posted by LoriFLA at 10:27 AM on March 13, 2008

Get a book which teaches you how to crate train properly, what you are doing is both teaching her that barking gets her out AND not actually acclimating her to her crate - any modern puppy training book (Ian Dunbar's "Before & After You Get Your Puppy" for example) will have a crate training section. Also, keep the crate in the bedroom with you if you aren't already doing that. This will not happen overnight, especially since you have to both retrain her not to sleep on the bed and train her to accept the crate (remember that the crate should be a safe, fun, relaxing place, with good toys and chewies, not a prison) (and it's "Cairn" terrier)
posted by biscotti at 10:27 AM on March 13, 2008

Response by poster: I should have mentioned that the kennel is outside the room. I honestly never thought of bringing it into our room. That is a great idea. Also, my step mothers name is Karen, force of habit....
posted by birdlips at 10:31 AM on March 13, 2008

Hi there... I helped a person out just a few days ago that was having a problem very similar to yours... it was quite a bit of typing and I don't want to copy and past it all right here and (ima Noob forgive me) i know nothing about HTML and don't know how to link to it in this answer.
So if you can search back a few days there is a pretty detailed explanation on how to get a dog to love the crate and sit in there quietly.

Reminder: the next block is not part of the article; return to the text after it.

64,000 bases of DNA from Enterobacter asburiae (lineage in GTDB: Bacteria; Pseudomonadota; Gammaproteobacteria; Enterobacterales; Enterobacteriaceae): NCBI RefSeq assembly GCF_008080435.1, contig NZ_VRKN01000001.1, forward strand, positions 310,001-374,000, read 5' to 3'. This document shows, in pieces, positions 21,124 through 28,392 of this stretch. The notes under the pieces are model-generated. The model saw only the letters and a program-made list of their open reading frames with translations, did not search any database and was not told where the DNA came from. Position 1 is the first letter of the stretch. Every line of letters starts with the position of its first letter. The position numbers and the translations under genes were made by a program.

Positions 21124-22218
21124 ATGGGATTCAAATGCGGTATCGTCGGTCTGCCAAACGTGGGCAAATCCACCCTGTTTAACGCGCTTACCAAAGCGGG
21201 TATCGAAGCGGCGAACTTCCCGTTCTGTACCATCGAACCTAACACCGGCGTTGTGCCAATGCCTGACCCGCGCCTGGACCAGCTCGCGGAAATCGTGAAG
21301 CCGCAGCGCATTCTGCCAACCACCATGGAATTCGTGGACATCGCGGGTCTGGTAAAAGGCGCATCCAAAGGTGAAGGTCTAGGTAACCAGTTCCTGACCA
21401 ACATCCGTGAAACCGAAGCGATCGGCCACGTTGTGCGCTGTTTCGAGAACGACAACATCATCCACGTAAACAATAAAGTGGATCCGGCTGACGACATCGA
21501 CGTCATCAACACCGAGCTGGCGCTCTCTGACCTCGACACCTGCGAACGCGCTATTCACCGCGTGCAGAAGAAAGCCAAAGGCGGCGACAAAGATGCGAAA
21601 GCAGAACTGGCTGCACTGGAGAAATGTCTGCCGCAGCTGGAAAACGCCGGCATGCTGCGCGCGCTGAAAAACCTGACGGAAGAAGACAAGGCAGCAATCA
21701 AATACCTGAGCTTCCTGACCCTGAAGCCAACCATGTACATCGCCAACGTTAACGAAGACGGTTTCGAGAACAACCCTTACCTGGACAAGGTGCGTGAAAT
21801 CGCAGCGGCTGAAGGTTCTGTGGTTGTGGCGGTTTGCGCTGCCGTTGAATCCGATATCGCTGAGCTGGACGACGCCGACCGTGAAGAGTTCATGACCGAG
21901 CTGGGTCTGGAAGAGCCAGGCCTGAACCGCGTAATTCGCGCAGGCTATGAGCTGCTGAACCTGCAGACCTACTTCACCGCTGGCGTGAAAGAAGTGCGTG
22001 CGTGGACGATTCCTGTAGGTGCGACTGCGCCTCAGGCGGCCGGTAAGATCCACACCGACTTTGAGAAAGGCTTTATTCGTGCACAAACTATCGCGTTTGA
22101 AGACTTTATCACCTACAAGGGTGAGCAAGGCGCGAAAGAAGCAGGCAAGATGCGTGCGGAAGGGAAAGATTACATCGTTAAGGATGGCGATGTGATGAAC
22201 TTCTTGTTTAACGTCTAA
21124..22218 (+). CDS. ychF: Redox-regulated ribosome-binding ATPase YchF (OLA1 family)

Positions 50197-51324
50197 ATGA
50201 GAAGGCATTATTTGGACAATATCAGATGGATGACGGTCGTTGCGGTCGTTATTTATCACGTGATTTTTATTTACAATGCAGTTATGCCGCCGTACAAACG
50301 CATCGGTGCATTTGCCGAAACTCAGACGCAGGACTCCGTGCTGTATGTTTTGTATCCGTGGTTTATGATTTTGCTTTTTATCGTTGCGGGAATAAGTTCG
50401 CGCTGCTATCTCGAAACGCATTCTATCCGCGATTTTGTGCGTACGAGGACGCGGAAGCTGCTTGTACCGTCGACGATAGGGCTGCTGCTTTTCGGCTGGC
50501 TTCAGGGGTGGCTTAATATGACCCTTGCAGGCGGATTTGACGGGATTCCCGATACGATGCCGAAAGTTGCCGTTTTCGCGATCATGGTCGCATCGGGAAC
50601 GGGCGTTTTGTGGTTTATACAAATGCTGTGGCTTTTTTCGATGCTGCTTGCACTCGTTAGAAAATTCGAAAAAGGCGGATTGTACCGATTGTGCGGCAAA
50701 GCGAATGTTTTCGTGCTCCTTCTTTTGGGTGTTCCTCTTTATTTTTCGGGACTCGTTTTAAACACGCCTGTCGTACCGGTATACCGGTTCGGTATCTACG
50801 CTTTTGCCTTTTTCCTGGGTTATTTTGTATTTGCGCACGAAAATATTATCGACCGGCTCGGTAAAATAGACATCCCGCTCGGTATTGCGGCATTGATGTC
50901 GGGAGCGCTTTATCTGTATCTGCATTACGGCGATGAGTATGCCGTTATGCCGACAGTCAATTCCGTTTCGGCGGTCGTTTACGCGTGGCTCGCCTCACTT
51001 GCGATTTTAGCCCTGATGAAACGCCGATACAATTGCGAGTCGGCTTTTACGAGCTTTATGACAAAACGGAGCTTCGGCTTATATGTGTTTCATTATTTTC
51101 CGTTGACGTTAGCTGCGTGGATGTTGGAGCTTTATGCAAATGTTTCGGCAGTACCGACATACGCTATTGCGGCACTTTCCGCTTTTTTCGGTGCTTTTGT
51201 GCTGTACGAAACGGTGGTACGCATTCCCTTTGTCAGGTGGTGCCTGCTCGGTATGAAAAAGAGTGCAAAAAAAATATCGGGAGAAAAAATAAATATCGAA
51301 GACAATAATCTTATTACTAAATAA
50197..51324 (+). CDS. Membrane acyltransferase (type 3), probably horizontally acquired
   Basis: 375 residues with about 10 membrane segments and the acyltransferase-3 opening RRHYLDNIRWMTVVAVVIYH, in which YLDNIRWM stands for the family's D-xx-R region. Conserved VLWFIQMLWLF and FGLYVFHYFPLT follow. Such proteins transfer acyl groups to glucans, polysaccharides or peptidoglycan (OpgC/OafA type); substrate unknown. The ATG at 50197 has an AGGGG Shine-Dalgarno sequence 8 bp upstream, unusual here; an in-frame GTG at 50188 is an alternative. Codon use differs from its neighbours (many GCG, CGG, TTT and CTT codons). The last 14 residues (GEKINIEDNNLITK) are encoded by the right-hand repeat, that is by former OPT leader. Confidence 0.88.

Basically yes you have reinforced the hell out of the dog for crying and every time you have brought her back in bed you have made the behavior stronger... look out for a hellacious extinction burst.

You have to ignore behavior you don't want and reinforce behavior you do want.. only let her out when she is quiet and maybe get some ear plugs?
posted by fogonlittlecatfeet at 10:39 AM on March 13, 2008

I think fog means this comment?
posted by canine epigram at 10:46 AM on March 13, 2008

Fog's advice sounds good to me. Try to think of things you can do to make the crate a wonderful, fun place to be for your dog. My dog loves peanut butter Kongs--they're just about her favorite thing in the whole wide world, and her crate is the only place she gets them. When she sees the peanut butter jar in my hand, she runs to her crate and waits impatiently. Every time I leave the house, I put her in there and close the door. Licking out the peanut butter takes a long time and by the time she's done, she's sleepy and just nods off. Takes care of separation anxiety, too--I think she looks forward to me leaving so she can get a Kong.

Also, we have a game for burning off energy in the house when it's too crappy to go outside. I tell her different places to run in the house and she runs around like a maniac from one place to another--"front door!" "back door!" "get in bed! (her dog bed)" "bathroom!" etc., and, most importantly, "go in your crate!" She associates the crate with this rollicking good time.